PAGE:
Vijay Sazawal, who is son of the soil belongs to Kashmir Valley and settled in United State for last 34 years and is presently Director of prestigious project in Power Oriented Nuclear Technology in United States. He has worked in different capacities in the field of Science and his contribution has been acknowledged worldwide. He is the strong believer of using the nuclear technology for benefit of human kind. He gave description in his lecture about all the countries of the world who are using nuclear technology for generating electricity, where thousands of MW of electricity is being produced through nuclear energy. He gave ranking of different countries who have excelled in this field.
While delivering his lecture, Vijay Sazawal printed out disastrous effect of nuclear arms and said world realized the devastation of atom bomb when they were dropped in Hiroshima and Nagasaki. He said since then the world is of the opinion that disarmament of mass destruction nuclear weapons should be taken up vigorously. He discussed in detail the various world agreements signed for achieving this goal. He pointed out that Strategic Arms Limitation Treaty SALT-I and SALT-II were important treaties which relate to mass destruction nuclear weapons in the world, we are coming to the level of 1600 such weapons and within few years it may reduce to 500 only in the entire world as a result of various treaties.
Vice Chancellor, Reyaz Punjabi appreciated the work of Vijay Sazawal and acknowledged his contribution. He said his key note address today in Kashmir University was full of knowledge and information and also said that people of the world are fed up with atmosphere of violence and are not in favour of pursuing mad race of the world in producing weapons of mass destruction. He said opinion makers of the world have to work forcefully to ensure to achieve the goal of mass destruction of weapon.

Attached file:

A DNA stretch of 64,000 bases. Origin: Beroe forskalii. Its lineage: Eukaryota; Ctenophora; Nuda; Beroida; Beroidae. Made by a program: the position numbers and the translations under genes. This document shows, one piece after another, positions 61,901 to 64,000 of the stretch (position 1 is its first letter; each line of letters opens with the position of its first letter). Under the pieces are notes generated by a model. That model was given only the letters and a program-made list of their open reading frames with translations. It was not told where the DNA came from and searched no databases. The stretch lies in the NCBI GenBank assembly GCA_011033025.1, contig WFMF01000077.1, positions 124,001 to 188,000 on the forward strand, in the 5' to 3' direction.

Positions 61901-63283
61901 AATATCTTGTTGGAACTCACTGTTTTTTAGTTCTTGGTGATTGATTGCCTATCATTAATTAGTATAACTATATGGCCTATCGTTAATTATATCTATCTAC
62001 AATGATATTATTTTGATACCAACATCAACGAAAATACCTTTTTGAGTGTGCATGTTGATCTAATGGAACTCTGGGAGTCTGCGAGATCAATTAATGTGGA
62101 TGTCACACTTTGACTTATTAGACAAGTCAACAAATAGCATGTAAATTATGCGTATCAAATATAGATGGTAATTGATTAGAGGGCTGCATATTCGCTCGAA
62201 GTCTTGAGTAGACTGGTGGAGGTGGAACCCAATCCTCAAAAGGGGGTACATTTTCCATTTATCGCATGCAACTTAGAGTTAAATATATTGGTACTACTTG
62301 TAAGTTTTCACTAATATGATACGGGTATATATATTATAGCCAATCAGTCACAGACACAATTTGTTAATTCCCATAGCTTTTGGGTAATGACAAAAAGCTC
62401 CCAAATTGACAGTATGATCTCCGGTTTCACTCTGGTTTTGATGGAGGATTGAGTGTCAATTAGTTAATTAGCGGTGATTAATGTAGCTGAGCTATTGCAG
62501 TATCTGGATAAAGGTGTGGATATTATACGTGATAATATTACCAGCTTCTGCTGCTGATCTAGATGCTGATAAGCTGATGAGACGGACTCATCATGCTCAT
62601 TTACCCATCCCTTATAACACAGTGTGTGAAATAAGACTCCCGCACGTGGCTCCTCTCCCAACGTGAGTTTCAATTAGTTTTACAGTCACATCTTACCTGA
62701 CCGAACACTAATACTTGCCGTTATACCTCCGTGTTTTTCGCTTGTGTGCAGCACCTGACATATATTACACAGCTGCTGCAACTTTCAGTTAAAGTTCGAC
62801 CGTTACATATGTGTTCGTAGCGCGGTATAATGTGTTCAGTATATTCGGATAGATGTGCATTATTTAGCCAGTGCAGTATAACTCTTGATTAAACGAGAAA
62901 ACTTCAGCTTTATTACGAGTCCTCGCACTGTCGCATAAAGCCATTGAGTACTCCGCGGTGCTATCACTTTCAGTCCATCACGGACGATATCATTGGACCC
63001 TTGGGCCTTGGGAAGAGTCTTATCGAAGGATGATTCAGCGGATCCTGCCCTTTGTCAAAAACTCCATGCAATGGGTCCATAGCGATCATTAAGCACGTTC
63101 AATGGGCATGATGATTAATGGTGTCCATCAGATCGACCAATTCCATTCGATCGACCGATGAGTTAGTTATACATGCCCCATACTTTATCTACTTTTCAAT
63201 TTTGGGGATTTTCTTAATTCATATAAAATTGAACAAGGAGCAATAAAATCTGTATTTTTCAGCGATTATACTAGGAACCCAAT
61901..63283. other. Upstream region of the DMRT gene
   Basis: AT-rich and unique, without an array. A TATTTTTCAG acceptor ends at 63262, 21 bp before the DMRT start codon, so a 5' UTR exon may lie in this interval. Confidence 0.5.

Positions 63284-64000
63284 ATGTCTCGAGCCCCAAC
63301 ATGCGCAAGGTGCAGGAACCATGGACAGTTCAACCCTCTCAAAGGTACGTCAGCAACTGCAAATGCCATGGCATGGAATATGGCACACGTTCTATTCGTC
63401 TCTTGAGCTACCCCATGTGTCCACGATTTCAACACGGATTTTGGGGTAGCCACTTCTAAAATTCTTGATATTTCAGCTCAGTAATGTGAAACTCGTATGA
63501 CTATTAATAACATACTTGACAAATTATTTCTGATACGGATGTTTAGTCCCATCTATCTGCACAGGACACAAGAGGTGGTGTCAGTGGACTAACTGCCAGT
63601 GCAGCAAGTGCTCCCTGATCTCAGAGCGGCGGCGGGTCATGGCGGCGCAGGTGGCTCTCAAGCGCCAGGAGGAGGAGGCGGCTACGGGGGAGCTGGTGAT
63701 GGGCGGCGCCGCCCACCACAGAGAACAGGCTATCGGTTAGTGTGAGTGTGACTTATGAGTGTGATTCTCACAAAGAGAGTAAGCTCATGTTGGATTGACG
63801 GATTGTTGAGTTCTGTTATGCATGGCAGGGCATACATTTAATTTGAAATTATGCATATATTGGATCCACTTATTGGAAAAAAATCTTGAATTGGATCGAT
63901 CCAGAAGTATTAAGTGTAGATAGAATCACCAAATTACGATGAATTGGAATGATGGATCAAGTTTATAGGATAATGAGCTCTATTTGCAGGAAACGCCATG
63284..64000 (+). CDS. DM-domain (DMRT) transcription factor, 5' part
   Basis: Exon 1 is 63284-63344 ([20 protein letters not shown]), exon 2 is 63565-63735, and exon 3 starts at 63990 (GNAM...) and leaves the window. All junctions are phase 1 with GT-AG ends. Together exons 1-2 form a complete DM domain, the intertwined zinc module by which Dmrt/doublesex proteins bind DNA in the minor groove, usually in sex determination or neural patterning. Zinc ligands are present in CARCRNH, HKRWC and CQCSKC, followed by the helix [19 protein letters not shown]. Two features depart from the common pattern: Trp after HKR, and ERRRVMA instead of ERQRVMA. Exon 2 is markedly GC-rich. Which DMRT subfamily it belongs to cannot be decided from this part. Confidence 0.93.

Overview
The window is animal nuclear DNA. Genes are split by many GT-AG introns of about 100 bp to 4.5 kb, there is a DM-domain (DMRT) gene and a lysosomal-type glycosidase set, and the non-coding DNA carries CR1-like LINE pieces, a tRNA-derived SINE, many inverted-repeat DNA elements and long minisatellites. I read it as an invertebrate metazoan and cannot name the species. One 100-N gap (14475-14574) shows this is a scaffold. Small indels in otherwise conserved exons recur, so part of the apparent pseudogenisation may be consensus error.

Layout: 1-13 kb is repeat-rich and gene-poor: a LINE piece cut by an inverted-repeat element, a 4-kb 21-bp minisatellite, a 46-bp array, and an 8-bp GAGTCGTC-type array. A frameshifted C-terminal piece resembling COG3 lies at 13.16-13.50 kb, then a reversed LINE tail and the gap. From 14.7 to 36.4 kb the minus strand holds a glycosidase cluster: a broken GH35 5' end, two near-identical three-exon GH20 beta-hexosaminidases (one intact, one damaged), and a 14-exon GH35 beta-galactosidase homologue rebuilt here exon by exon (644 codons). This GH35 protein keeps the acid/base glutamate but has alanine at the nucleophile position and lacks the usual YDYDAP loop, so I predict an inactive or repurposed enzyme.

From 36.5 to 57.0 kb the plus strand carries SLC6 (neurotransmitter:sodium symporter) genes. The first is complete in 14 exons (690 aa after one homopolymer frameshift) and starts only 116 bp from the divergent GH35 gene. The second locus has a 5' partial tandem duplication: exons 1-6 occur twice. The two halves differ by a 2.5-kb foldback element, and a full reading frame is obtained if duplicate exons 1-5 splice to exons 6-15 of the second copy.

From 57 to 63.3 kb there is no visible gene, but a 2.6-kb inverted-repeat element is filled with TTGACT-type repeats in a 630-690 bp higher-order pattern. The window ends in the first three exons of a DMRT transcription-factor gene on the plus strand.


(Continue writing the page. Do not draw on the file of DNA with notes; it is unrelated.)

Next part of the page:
The Director Information, Khawaja Farooq Ahmad Renzu, HOD Physics Department, Prof. Farooq Ahmad also shared their views and said that entire world should be free from disastrous nuclear weapons and world should concentrate on providing such energy from the nature which is beneficial for the mankind.
11.b. India to play major role in NPT Review meet in 2010.
From Afsana Bhat
SRINAGAR, DEC 4 — “India is going to play a major role at the April 2010 summit in Washington,” said Dr Vijay K Sazawal, director, United States Enrichment Corporation (USEC). He was speaking at a lecture on ‘Progress in Global Nuclear Non-Proliferation and Disarmament’, organized by the Department of Physics, University of Kashmir, here.
The Global Nuclear Security Summit and Non-Proliferation Treaty (NPT) Review Conference is scheduled to be held in 2010 at Washington and New York, respectively.
“Prime Minister Manmohan Singh, during a recent visit to the US, said India would support the conference. This is encouraging,” Dr Sazawal said.